(For the record, Cape Town is trail running heaven. If you don’t believe me, check out my Instagram feed.
Hovering the cursor over the enter button, my mind was clear. It said, “You’re biting off more than you can chew here dude. 100km is a LONG way. I don’t think you can do it.”
I’m a socially motivated athlete. I obviously compete for ‘myself’ and any pressure to perform comes from within, but I find sharing goals with friends and family massively motivating. That’s why I tend to make a campaign out of it. I guess it’s a poor excuse to rally up support. Or, a way in which I help apply pressure on myself to do something. Ask anyone who’s done a race where they’re able to be tracked and they’ll tell you – it helps to know people are following you online. It keeps you going. Each time you cross a timing matt – they’ll know I’m still going.
Sir Winston Churchill famously said, “If you’re going through hell, keep going.” That’s where #keepgoing came into it. My campaign mantra. My driving force. It’s what I trained my brain to say every time the thought of “This is too hard, just stop” entered my head.
If you asked me to write a report on what I did during my fourteen and a half hours of racing, I couldn’t. Some parts are vivid, others a blur. Even days after, I’m getting flashbacks to experiences of the race. Some that make me smile, others wince. So here’s a short summary…
Making my way to the start line, I bumped into Raynard Tissink doing his final race pack checks. It was good to see Ray as we’d done a route recce together a few weeks before and had agreed to not shave until after the 100km. We wanted to look like ‘proper’ trail runners. The mood at the start was jovial. Still pitch dark, with the nervous flashes of headtorches darting about. Soon we were ambling through the streets of Cape Town, with Ray complaining about the slow pace. Slowly, slowy catch the monkey Ray-man.
Lion’s Head (not the top), Platteklip Gorge (the almost 1 hour climb that gets you to the top on Table Mountain), MacClears Beacon. Not that I could see the beacon. The top of Table Mountain was covered in thick cloud. Thankfully I’d enjoyed the view on other occasions so no view meant I could focus on moving forward.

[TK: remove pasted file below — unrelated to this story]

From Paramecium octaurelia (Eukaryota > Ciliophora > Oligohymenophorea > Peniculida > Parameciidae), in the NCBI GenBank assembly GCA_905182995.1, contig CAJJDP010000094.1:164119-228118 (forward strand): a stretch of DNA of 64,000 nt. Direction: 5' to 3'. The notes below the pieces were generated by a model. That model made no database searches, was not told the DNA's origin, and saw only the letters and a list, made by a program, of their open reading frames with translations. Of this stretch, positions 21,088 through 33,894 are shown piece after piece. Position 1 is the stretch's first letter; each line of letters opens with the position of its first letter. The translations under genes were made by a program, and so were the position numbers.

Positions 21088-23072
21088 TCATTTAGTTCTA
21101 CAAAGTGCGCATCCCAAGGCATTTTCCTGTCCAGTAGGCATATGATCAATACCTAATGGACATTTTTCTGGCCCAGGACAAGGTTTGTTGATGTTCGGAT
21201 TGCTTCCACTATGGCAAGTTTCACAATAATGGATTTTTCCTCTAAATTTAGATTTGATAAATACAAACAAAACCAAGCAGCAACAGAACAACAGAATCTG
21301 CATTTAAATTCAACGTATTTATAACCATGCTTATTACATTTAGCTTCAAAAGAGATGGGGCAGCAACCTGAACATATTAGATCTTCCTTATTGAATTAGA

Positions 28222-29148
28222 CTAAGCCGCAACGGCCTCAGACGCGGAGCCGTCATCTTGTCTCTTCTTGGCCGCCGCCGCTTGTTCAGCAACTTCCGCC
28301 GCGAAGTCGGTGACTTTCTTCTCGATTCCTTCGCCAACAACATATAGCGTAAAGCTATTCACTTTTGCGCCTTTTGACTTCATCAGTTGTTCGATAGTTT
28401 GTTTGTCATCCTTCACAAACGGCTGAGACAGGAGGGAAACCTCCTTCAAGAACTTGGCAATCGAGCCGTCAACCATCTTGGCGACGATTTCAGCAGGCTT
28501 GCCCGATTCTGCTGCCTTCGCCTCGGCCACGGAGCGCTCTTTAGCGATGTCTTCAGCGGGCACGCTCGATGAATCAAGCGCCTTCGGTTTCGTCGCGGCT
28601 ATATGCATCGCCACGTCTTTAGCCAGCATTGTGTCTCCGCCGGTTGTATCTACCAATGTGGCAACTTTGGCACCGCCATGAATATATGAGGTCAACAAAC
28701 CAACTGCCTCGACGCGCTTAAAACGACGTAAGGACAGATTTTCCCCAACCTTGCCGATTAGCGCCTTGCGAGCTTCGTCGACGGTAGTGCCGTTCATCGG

A few kilometres from the Constantia Nek check point, a friend, Kevin Flanagan, caught up to me, meaning I had some welcome company from the check point, pretty much all the way to Hout Bay (halfway). Running across Llandudno and Sandy Bay beaches was beautiful. The Atlantic Ocean looked massively inviting.
“The first real bit of suffering was soon to follow”
The section off the beach, over Karbonkelberg and down to Hout Bay was painful. Kev started dropping back on the climb. Eventually he’d find a rock, sit down and have a few words with himself. I wanted to do the same. It’s when the doubt set in. Running downhill became excruciatingly painful. And Hout Bay was only halfway. Feeling that sore, with 50km still to go, had me stressed. Keep going. Keep going. KEEP going. I made the 50km check point and with fresh reserves (in my Camelbak), I shuffled out of Hout Bay.
Constantia Nek, the Constantia winelands, the Contour, the University of CT (UCT). By this point, it was a simple matter of moving from check point to check point. On average, about 8km apart. Coke and water being my saviour. It really is the best sports drink in the world.
Leaving the final check point at UCT was a huge confidence boost. It’s when the belief came back. I wasn’t going to come this far and not finish! The final mountain to climb is the aptly (on this occasion) named Devil’s Peak. I felt like I was in the Devil’s cave. That familiar, dark place. I’d been here before, only this time it was pitch dark. Keep going.
As I ran around the Devil’s Peak contour, the city once again revealed itself. I actually let out a massive WOOOOOOOOHOOOOOO, and proceeded to run off course. Shit. I’d run (downhill) 600m in the wrong direction. It was at this exact point that I learned that the body (and mind) always have more. From struggling to move my legs, the adrenaline kicked in and I started running back, uphill! It felt effortless. I was floating. If I didn’t run, I wouldn’t make the 15 hour cut-off.
As I found my way onto the correct path, I saw a familiar face. KEV! Without a word, we knew the task at hand. 10km to go, less than an hour and a half to make cut-off. I ran that final 10km in absolute fear. Fear of failure. Fear I’d celebrated too early. What a fool.
Only when I turned the final corner onto the finishing field did the fear fade away. 14 hours and 38 minutes. I crossed the line, thanked Kev for the company and doubled over. I stayed like this for a minute or two. Time became irrelevant. I’d done it. Then came the tears. I’ve never been ashamed to admit I’m an emotional being. I wear my heart on my sleeve. Someone in the crowd thought I was retching, when in fact I was sobbing.
I sat down, pulled my phone out for the first time since I’d put it away on the start line, called my parents, and allowed tears of joy to stream down my face as I let them know their son was safely home.
I made it.
These incredible photo’s were taken by Andrew King.